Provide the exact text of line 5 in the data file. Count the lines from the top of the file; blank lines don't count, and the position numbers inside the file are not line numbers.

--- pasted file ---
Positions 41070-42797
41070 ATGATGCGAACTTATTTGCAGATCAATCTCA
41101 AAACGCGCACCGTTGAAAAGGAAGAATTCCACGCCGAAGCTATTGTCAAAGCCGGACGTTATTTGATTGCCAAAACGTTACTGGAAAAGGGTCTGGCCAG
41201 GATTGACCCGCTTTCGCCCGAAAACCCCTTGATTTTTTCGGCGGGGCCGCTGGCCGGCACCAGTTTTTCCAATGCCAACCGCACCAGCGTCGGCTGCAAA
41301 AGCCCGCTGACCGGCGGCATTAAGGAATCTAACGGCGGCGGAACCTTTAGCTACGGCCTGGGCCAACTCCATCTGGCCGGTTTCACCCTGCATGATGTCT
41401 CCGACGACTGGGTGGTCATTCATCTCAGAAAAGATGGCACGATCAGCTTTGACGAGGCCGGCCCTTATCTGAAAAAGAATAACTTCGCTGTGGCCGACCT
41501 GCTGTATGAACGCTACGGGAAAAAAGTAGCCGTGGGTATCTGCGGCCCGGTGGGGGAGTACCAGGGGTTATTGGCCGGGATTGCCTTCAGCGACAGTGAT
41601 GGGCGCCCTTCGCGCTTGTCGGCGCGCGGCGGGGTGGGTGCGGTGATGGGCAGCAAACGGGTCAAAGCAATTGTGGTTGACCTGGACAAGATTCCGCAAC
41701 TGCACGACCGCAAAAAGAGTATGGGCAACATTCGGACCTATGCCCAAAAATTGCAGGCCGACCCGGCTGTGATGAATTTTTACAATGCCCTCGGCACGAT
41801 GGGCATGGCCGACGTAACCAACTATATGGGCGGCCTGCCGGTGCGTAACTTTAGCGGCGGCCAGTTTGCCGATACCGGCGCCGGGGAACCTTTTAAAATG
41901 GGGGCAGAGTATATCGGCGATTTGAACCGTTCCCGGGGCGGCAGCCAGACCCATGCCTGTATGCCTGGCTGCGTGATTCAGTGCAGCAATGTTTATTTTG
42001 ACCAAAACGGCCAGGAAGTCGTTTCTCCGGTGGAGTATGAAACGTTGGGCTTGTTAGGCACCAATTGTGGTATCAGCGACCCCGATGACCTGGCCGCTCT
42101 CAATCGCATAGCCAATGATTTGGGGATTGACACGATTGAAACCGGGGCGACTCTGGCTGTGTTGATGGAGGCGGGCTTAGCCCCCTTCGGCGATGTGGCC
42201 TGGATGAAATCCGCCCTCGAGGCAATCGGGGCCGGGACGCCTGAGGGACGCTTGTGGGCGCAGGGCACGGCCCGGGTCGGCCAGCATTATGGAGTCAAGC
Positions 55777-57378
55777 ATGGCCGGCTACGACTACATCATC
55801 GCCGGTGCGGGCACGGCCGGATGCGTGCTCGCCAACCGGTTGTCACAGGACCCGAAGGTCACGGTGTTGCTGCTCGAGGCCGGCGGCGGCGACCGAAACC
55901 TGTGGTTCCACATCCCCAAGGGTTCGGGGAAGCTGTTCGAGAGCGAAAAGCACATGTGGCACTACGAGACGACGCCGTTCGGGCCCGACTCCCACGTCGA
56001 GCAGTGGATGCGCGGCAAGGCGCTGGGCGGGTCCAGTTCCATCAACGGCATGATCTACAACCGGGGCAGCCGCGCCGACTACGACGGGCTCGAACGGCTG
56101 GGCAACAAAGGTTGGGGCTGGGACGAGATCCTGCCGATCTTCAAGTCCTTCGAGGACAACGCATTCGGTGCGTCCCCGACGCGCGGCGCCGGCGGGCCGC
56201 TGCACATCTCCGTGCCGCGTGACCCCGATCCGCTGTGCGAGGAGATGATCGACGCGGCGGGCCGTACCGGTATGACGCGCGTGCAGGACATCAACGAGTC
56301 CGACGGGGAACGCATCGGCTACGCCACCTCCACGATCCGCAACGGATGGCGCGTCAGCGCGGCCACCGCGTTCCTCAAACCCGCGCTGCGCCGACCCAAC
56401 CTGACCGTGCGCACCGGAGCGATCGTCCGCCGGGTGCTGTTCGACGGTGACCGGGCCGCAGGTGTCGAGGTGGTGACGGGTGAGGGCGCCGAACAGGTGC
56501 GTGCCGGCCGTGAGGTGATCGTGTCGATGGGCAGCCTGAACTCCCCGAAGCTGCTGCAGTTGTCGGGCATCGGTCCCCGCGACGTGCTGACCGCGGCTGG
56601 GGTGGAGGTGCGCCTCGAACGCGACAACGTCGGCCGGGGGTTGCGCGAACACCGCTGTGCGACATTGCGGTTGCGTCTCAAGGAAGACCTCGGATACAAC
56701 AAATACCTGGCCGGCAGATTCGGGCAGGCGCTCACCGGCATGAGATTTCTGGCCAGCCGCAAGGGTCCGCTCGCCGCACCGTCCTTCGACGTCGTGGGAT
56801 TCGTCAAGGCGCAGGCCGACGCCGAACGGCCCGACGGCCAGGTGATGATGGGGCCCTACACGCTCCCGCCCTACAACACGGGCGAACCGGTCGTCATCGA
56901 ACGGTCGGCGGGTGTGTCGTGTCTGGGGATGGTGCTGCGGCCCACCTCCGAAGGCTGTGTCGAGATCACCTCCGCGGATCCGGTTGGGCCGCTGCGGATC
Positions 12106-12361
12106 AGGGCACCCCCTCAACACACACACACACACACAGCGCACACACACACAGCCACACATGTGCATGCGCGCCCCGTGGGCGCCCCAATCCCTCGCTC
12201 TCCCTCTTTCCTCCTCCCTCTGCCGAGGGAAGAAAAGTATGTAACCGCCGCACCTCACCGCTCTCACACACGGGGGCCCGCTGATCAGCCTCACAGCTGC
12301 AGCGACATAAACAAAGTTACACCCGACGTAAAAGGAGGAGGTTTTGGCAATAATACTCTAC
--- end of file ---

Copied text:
41301 AGCCCGCTGACCGGCGGCATTAAGGAATCTAACGGCGGCGGAACCTTTAGCTACGGCCTGGGCCAACTCCATCTGGCCGGTTTCACCCTGCATGATGTCT